“The tide pulsed against the naked shingles of bone white beach. The stark moon burned high above hanging from the rafters of clouds – an ugly, light bulb moon casting harsh chiaroscuro shadows on the sand dunes and crumbling, grassy hillside.”
If I were to pick overarching themes for this novel they would be a reckoning with the past, rebuilding and renewal. In my review of Death of a Pirate King (Book 4) I made reference to Jake’s double life crumbling like a house of cards around both he and Adrien. Their near death experience at the end of the book and the circumstances surrounding it, and the complete exposure of Jake’s secrets and by extension his life was for me very much a figurative levelling not only of Jake, but of Adrien and their relationship. In this sense, The Dark Tide represents the path to rebuilding and renewal.
There are elements of these themes that also find their way into the mystery story, but they are much more prevalent in respect of the characters of Adrien and Jake as individuals and together within the context of their relationship. Both Adrien and Jake must face their individual pasts. Adrien finally puts to rest his unresolved feelings surrounding his past relationships with Mel Davis and Guy Sutherland, and Jake must clean up the mess of his failed marriage and find some level of comfort within his family as a result of his coming out. Most important though they both must come to terms with the pain of their past choices and deeds within the context of their relationship and decide whether they have, or want, a future together.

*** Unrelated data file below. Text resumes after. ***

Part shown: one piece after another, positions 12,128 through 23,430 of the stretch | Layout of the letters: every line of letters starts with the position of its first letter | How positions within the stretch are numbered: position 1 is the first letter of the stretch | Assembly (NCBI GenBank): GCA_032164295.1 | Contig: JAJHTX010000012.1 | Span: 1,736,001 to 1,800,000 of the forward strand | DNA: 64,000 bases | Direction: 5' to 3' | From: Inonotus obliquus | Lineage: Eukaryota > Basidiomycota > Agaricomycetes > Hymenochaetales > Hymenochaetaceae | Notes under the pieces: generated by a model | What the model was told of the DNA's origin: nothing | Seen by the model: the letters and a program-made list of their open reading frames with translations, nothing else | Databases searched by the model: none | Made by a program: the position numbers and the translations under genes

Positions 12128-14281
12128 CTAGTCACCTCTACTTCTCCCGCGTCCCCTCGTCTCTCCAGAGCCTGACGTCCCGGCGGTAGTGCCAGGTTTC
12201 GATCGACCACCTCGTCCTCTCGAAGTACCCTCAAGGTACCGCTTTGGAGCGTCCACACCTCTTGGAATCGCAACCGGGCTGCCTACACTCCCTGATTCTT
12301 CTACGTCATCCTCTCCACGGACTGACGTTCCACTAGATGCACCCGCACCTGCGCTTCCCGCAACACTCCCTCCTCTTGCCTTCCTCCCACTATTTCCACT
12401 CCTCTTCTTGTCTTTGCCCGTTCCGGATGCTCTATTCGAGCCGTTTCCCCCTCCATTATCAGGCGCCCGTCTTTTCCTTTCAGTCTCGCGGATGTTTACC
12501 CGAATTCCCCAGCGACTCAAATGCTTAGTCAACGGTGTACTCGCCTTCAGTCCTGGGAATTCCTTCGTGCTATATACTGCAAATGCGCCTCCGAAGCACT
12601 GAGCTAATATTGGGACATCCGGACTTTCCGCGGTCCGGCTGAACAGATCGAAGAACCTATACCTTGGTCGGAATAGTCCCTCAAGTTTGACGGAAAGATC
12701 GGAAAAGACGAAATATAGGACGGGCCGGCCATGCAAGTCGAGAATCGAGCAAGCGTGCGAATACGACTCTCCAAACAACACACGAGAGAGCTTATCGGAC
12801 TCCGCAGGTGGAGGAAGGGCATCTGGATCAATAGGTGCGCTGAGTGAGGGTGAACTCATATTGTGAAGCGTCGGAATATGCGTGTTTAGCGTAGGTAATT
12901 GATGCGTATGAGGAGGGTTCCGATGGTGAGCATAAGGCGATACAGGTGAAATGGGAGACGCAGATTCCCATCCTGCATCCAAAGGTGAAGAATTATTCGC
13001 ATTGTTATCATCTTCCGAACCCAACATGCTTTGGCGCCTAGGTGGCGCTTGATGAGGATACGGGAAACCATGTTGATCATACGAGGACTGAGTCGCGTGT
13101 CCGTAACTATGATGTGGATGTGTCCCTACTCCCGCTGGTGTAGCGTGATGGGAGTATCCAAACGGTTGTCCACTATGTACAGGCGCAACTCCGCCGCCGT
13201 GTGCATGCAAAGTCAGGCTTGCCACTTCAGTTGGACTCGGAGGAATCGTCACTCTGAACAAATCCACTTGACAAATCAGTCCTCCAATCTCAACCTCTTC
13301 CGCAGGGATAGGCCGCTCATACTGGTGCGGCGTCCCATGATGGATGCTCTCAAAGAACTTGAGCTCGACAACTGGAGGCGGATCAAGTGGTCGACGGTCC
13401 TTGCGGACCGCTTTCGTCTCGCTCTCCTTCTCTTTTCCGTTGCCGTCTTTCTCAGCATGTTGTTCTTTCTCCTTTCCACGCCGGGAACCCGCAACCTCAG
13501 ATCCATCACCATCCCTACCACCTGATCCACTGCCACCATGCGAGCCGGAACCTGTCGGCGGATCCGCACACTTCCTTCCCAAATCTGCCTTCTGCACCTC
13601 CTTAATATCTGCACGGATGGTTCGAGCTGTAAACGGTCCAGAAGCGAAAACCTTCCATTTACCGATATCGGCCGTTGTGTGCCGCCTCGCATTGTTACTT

With Jake’s coming out in both his personal and professional life, there are no longer any obstacles or hindrances for Adrien to actively pursue a relationship with him, and yet, Adrien remains quite hesitant and by all appearances undecided:
“‘I’m not blaming you for anything,’ I said, and there was no holding it back now. ‘Nothing. Not the … not wanting to acknowledge we were friends or that you even knew me, not walking out on me when you decided you wanted to marry, not … any of it. Not really. But …’ I hardened my voice. ‘I can’t go through it again. You changing your mind. Because I think you will, Jake. You’ve spent your entire life wanting to be Ward Cleaver, and I can’t see you giving that up this easily.'”